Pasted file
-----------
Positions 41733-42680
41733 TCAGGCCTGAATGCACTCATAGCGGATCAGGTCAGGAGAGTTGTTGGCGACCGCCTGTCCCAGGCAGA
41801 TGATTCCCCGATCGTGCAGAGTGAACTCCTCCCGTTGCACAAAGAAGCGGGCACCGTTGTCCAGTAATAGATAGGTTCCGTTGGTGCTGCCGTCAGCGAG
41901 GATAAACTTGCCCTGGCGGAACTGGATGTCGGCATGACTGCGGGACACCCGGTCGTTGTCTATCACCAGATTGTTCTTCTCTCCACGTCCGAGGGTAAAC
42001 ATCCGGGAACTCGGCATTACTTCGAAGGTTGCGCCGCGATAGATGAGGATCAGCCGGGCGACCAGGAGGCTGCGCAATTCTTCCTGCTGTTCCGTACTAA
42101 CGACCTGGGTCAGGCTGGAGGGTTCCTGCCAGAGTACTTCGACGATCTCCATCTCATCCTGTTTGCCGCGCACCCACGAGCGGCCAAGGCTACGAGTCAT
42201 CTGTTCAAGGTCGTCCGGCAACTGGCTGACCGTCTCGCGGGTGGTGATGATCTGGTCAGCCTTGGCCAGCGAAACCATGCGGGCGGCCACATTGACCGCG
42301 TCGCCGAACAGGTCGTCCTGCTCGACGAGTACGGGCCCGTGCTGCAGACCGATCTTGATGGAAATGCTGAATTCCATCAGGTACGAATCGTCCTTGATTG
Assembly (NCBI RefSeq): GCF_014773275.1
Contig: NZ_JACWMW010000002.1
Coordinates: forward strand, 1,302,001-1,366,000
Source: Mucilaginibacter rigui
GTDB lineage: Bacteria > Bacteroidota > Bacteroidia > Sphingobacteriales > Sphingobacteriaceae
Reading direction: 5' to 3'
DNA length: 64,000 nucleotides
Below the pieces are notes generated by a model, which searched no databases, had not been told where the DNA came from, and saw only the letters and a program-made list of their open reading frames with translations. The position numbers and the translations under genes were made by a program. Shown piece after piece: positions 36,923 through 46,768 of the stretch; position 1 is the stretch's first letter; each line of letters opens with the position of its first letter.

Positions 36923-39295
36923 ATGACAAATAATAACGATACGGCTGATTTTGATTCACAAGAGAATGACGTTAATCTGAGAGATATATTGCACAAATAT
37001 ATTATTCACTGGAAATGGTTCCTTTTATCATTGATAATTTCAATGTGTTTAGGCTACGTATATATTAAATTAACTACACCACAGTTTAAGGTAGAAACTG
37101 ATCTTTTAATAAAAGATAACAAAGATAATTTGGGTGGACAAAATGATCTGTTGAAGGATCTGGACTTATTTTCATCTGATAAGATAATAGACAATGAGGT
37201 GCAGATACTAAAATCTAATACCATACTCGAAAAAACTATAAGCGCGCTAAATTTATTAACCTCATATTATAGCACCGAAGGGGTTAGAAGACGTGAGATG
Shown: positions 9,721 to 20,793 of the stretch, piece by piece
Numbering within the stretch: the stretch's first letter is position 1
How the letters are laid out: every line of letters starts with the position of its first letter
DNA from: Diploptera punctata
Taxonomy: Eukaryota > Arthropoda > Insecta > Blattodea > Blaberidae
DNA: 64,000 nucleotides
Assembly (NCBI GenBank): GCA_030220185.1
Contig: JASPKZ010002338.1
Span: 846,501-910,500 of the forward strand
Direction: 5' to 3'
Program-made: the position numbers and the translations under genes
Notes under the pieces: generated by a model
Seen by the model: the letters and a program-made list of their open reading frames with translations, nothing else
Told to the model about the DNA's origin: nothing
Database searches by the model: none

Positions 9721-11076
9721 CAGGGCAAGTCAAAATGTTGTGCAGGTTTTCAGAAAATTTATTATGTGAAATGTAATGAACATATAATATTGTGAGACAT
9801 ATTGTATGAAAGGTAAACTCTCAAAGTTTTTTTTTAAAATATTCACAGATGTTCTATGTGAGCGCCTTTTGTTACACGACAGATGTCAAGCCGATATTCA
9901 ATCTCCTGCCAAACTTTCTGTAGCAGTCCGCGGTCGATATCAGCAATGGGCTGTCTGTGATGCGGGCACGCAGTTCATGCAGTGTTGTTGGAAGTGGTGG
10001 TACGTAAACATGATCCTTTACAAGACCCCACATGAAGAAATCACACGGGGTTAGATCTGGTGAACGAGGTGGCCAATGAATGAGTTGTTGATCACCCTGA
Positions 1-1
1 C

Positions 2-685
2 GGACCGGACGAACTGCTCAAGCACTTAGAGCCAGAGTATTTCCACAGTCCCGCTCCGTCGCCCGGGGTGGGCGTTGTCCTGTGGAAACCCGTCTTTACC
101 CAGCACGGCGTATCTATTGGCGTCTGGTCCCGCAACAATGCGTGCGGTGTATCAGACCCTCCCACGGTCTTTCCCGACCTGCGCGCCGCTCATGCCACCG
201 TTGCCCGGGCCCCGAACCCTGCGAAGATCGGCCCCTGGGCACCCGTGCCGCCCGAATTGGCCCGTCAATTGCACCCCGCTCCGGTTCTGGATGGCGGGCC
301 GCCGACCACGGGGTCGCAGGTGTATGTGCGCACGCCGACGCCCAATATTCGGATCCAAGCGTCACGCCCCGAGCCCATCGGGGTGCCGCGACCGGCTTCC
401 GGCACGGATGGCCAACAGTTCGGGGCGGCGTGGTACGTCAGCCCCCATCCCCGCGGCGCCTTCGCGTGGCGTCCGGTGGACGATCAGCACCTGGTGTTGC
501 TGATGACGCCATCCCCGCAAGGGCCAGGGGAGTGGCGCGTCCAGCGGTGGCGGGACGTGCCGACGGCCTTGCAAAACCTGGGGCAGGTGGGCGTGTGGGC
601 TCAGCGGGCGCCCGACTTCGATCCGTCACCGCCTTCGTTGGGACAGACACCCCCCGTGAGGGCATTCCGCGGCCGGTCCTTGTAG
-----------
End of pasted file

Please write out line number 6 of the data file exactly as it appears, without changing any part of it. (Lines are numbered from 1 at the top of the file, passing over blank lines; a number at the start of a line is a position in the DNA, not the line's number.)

42101 CGACCTGGGTCAGGCTGGAGGGTTCCTGCCAGAGTACTTCGACGATCTCCATCTCATCCTGTTTGCCGCGCACCCACGAGCGGCCAAGGCTACGAGTCAT